“Anglish”

Hello,

Does anyone know anything about this site:

http://ednewenglish.tripod.com/index.htm

The first sentence describing it says:

"Ednew English is dedicated to an awareness and restoration primarly of native English words."

There are lists of prefixes, suffixes, verbs, and so on; but there is no information about who the author is.

There are lots of interesting words there, but I wonder if they are actually words. For example, is "Ednew" actually a word?

Thanks,

I heard today for the first time ever that it is supposed to be said "you've got another *think* coming." I always understood it as meaning, If you think this way, a negative consequence "some thing" is on its way to straighten you out. Not the thinking itself which will be redone, but the consequences of that way of thinking. I still prefer "thing", since this is what I mean when I say it. In fact, after that consequence comes I/they might rethink my/their initial position. Or it might be that the consequence is the end of it and they never change their opinion, just get that lovely bad thing as a result. Besides, "another think coming" implies that a think is a thing, when think is a verb. In no other ways do I use think as a noun. A think is coming. Incorrect. A thought is coming. Correct. To fight over this "grammar rule" when it is breaking grammar rules to even say it is silly. If anything, it would need to be..."If you think...you've got another thought coming." Just my two cents.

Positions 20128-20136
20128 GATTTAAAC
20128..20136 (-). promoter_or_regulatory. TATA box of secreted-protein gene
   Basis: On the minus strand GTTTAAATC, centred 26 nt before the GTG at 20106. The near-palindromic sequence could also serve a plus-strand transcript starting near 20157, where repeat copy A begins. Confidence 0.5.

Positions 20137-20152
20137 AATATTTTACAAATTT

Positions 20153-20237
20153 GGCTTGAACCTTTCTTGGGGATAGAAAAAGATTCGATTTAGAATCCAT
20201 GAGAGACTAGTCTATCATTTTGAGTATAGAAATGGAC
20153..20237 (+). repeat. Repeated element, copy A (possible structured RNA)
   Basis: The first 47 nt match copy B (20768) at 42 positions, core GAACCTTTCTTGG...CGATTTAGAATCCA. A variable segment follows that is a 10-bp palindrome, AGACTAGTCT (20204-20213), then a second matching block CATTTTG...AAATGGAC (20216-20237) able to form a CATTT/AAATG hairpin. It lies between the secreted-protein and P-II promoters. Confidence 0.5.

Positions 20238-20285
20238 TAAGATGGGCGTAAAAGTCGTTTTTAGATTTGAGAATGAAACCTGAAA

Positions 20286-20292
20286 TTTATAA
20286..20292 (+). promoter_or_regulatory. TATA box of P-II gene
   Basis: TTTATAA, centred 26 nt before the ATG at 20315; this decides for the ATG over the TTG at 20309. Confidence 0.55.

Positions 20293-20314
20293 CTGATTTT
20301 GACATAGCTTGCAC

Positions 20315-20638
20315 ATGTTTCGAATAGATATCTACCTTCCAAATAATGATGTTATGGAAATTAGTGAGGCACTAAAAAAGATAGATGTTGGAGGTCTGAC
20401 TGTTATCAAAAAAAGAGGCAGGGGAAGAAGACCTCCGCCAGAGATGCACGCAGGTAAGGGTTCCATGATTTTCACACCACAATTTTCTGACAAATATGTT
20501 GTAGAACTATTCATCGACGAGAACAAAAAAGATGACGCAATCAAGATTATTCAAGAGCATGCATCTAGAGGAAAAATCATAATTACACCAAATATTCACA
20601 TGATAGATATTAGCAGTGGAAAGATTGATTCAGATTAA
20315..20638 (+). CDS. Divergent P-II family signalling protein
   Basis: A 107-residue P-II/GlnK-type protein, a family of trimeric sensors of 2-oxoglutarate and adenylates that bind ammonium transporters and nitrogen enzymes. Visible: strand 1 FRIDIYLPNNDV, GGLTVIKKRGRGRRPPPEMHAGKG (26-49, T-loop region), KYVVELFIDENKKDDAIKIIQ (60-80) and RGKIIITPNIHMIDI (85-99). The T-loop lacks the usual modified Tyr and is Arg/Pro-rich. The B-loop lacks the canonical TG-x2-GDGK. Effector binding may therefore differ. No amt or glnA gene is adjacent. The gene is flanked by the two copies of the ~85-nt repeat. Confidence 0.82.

What about an acronym such as GAAP? it stands for Generally Accepted Accounting Principles. If I am writing a sentence, do I treat the acronym as a plural or as a singular since the term itself is plural - i.e. principles? For instance, would I write "GAAP require" or "GAAP requires"? Thanks